‘Brain Games’ Host Jason Silva Explains TV’s Science Renaissance: Religion Doesn’t Do It for Millennials

“The more educated we become, the less likely we are dopes to be duped with old stories or narratives,” Nat Geo personality tells TheWrap ahead of Season 6

Last Updated: June 28, 2015 @ 11:47 PM

National Geographic Channel’s cognitive experiment series “Brain Games” is coming back with a six-episode event starting this weekend, when host Jason Silva aims to teach viewers a thing or two — or six.

“I’ve learned that a very, very good recipe for getting people to think profound things is through fun games,” Silva told TheWrap of his popular series, which starts its sixth season Sunday. “These games have been brilliant Trojan horses.”

“Brain Games” is part of a science renaissance on television, perhaps toplined by Fox’s “Cosmos: A Spacetime Odyssey,” which won four primetime Emmys last year. The prior year, “Brain Games” was nominated in the Outstanding Informational Series or Special itself. TheWrap asked Silva why science and informational programming is currently relishing in its own Golden Age on the small screen.

“Millennials are turning away from religions faster than any other group in history,” Silva continued. “The more educated we become, the less likely we are dopes to be duped with old stories or narratives. We’re looking for something new.”

Some of the notions being explored on the show include positive thinking, scams, sleep, perspective, animals versus humans and imagination. The associated experiments were filmed on the streets and in labs in New York and Las Vegas.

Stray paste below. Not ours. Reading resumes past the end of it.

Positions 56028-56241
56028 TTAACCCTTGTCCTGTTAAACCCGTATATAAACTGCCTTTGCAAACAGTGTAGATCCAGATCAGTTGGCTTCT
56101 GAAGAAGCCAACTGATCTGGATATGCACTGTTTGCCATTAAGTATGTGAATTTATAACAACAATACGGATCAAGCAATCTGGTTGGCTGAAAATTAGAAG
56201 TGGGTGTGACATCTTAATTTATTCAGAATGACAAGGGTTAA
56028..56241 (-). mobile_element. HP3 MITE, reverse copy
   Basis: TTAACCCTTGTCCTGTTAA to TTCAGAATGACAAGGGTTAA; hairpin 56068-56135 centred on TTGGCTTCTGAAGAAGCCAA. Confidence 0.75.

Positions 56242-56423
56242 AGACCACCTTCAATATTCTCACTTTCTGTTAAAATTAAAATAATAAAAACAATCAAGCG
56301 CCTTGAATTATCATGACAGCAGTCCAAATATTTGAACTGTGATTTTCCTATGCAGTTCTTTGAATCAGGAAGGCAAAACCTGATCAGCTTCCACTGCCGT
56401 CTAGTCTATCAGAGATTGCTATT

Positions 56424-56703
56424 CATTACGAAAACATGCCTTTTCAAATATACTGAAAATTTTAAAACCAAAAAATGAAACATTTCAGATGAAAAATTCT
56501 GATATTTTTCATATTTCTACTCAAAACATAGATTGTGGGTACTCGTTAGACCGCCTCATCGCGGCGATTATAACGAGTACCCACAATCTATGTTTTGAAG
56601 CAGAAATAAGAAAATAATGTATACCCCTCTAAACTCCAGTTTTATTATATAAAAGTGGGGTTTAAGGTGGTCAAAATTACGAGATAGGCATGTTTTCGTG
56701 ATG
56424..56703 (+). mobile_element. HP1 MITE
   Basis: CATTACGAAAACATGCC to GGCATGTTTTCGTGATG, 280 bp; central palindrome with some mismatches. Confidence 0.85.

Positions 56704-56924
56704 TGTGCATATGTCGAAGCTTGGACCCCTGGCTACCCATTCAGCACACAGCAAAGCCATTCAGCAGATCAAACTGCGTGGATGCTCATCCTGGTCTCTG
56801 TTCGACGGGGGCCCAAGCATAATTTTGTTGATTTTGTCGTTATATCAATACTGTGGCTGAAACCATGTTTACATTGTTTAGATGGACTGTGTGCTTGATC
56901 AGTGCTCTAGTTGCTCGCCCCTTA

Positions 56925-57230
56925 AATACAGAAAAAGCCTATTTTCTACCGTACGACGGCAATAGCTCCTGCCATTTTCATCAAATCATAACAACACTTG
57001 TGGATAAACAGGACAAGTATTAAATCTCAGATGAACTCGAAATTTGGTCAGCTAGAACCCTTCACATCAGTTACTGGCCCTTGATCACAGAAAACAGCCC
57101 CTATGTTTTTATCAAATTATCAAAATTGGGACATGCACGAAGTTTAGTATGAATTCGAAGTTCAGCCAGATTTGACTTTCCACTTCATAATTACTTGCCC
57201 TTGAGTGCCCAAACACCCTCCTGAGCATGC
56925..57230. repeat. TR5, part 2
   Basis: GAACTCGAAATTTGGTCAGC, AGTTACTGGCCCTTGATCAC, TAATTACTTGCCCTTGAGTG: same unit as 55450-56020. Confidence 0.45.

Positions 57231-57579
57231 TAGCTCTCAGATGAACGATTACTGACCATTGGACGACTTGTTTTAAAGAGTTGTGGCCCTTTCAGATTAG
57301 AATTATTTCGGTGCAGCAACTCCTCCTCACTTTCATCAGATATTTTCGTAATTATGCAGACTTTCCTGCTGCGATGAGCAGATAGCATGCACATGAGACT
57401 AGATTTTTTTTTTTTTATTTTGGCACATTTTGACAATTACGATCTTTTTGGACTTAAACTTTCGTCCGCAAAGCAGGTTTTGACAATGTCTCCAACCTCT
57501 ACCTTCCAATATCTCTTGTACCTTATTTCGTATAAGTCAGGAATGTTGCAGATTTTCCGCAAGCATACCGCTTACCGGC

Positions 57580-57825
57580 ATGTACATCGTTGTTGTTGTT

“Secular-meaning junkies are going to turn to space and to science for a little bit of that radiant, a little bit of that rapture, a little bit of that awe that we used to get from gothic cathedrals or Jewish temples,” the host expressed.

Silva himself gets that fix from Hubble Telescope images and by simply contemplating the vastness of the universe. It’s that “awe” that he put in the title of his web series, “Shots of Awe,” which sustained Silva between TV jobs — in fact, it actually landed him the Nat Geo one.

Out of the University of Miami, the Philosophy and Film double major started out as a host on Al Gore’s Current TV, though the network never really caught on — nor did it satiate Silva’s wide-ranging intrigues. Recognizing digital as the future, the self-described “media artist” (he also DJs and considers himself part of an overall “remix culture”) turned to the growing YouTube like so many other independent thought pioneers did at the time.

There, his micro-documentary series found a following, leading Nat Geo to Silva.

But this gig doesn’t mean the cable personality has since abandoned his “shots of philosophical espresso” — the fast-moving, colorful web show will always be Silva’s baby.

“It’s like when those actors say, ‘One for them, one for you’ … I’m happy and grateful to have the opportunity to do a show like ‘Brain Games,’ but I also need to have my side project,” he said. “We all have to have that thing that’s just for us, and it makes us better team players for our collaborations with others.”

If it sounds like “Brain Games” is for you, tune in to the upcoming two-night premiere event, which begins Sunday at 9 p.m. with four new episodes on Nat Geo. It continues the following evening with two new episodes at 10 p.m.